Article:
In semi-desperation, the network commissioned Orson Welles, a 23-year-old director who had thrilled theater critics with his unusual staging of Macbeth, set in Haiti with an all-black cast. He agreed to provide CBS each week with a one-hour, commercial-free drama aired directly against Bergen on Sunday nights.

On Oct. 30, 1938, Welles’ Mercury Theater opted to present a radio play based on H.G. Wells’ The War of the Worlds. However, at the last minute, the young director decided to exploit the reputation of radio as the medium of truth and offered the play as realistically as possible. They began as if they were presenting an evening of ballroom music and then interrupted the band with a sudden announcement that Martians had landed on a farm near Grover’s Mill, N.J. From there, the story unfolded much as a real crisis might, with radio reporters relaying dispatches from the scene.

“Ladies and gentlemen, this is the most terrifying thing I have witnessed…,” sobbed Welles’ correspondent as he encountered the invaders. “There, I can see the thing’s body. It’s large as a bear and glistens like wet leather… the eyes are black and green like a serpent. The mouth is V-shaped with saliva dripping from its rimless lips.”

In the course of a single hour, Welles’ Martians landed on Earth, constructed deadly ray machines, defeated the American Army, destroyed radio communications and occupied large sections of the country. Remarkably, hundreds of thousands of Americans believed every word of it.

Radio stations were inundated with calls from listeners gripped with fear. Train stations were crowded with families demanding tickets “anywhere.” In New York City, theaters were emptied in panic and in Northern New Jersey – the site of the Martian landing – roads were jammed with people in cars packed with precious belongings, fleeing extraterrestrial annihilation.

When Welles signed off at 9 p.m., police were ready to arrest him, but he had broken no laws and the FCC only issued a mild reprimand.

His program had touched a sense of apocalypse that dominated the lives of many people in the late 1930s. Everywhere they looked, there were signs that things were going deeply awry. The American economy had remained stubbornly stagnant; one-third of the people were “ill-housed, ill-clad and ill-nourished,” in FDR’s own words.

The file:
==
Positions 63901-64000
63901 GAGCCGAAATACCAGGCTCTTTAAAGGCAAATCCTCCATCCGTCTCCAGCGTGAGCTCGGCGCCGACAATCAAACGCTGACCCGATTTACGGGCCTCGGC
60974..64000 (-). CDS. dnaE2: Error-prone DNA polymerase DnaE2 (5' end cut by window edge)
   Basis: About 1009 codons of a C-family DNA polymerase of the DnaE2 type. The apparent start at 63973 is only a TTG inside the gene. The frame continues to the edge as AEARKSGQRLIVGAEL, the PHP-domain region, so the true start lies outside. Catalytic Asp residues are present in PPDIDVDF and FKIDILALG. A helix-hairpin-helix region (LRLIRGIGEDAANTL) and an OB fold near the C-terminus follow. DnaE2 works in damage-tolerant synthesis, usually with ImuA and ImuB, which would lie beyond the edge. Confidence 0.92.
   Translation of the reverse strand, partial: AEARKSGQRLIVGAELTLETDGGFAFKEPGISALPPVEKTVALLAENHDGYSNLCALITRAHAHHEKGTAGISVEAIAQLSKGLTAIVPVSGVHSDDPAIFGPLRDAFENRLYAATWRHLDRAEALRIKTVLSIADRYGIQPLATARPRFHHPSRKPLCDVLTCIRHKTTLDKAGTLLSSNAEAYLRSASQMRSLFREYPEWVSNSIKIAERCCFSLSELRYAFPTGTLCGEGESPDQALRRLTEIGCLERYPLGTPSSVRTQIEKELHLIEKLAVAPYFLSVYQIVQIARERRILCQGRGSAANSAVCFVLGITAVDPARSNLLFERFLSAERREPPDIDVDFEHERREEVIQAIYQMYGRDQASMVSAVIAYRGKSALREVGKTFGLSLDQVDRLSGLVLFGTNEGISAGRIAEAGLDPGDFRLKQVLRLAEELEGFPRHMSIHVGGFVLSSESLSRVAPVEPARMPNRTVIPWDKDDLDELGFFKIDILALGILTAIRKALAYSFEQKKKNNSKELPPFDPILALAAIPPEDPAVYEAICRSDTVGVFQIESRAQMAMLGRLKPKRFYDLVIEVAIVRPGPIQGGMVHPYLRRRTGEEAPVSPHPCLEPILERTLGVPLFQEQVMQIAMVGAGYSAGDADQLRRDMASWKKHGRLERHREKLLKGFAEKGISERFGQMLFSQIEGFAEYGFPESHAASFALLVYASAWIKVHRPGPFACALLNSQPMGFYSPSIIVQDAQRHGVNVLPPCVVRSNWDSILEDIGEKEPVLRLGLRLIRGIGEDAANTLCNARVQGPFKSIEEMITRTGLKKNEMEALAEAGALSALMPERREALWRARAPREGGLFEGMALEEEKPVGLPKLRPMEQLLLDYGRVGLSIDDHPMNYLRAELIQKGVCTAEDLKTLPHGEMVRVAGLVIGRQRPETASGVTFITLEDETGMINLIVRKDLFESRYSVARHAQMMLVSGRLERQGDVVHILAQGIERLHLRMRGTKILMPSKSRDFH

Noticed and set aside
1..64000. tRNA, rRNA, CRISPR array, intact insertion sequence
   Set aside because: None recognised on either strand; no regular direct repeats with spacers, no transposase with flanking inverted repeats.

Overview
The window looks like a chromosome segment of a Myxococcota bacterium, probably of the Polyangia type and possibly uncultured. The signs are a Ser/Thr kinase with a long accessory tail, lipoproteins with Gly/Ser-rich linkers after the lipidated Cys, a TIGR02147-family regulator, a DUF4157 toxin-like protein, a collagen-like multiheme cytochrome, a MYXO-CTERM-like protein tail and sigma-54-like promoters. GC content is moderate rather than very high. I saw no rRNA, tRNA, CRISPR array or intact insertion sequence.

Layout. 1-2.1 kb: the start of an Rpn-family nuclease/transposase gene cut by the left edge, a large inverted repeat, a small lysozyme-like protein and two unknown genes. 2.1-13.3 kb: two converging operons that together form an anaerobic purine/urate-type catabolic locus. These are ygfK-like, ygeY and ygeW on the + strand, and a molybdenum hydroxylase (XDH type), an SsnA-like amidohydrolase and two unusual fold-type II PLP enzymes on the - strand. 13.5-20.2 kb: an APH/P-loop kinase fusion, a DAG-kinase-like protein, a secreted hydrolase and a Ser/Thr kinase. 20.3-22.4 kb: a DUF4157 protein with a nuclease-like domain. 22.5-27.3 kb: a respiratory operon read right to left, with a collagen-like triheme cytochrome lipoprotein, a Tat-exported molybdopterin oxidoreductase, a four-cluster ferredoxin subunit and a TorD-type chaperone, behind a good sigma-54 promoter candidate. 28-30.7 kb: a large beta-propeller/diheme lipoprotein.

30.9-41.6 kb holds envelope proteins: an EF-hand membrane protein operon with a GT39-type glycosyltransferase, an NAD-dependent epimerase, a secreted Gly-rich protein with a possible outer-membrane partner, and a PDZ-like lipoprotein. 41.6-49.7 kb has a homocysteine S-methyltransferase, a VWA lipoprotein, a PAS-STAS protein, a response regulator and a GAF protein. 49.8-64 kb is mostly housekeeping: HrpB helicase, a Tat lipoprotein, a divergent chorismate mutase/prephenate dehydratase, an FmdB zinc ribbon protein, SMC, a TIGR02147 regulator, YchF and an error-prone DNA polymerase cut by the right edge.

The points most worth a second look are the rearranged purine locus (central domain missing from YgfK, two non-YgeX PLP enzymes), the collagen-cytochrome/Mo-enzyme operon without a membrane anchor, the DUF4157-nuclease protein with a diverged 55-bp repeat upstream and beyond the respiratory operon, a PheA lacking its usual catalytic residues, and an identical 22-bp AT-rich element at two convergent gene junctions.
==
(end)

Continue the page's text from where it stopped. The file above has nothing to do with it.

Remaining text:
Even nature looked like an enemy. Only a month before, the East Coast had endured a storm of such mammoth proportions that it felt like an invasion, as well. The Hurricane of 1938 caused more damage than the Chicago Fire and more deaths than the 1906 San Francisco earthquake. Seven hundred people were killed and the homes of more than 63,000 people were destroyed. Forty-foot waves crashed against Long Island, with ocean spray felt as far north as Vermont.

Yet even as people struggled to keep food on the table and their homes on the ground, it was the rumblings of war around the globe that jangled nerves. First, it was Italy seizing Ethiopia, then a civil war in Spain, and the Nazis in Germany making preparations for more war in Europe (again). But this time, most Americans were convinced we would never get involved in these foreign affairs and even had promises of “no American boys in foreign wars” from our leaders.

Twelve years later, after a global war ended with the dropping of two atomic bombs, America would make a fresh start with the glorious 1950s — after all, this is the United States! — and leave all that gloomy pessimism behind us forever.

And so we will again.

Jim O'NielIntelligent Collector blogger JIM O’NEAL is an avid collector and history buff. He is President and CEO of Frito-Lay International [retired] and earlier served as Chairman and CEO of PepsiCo Restaurants International [KFC Pizza Hut and Taco Bell].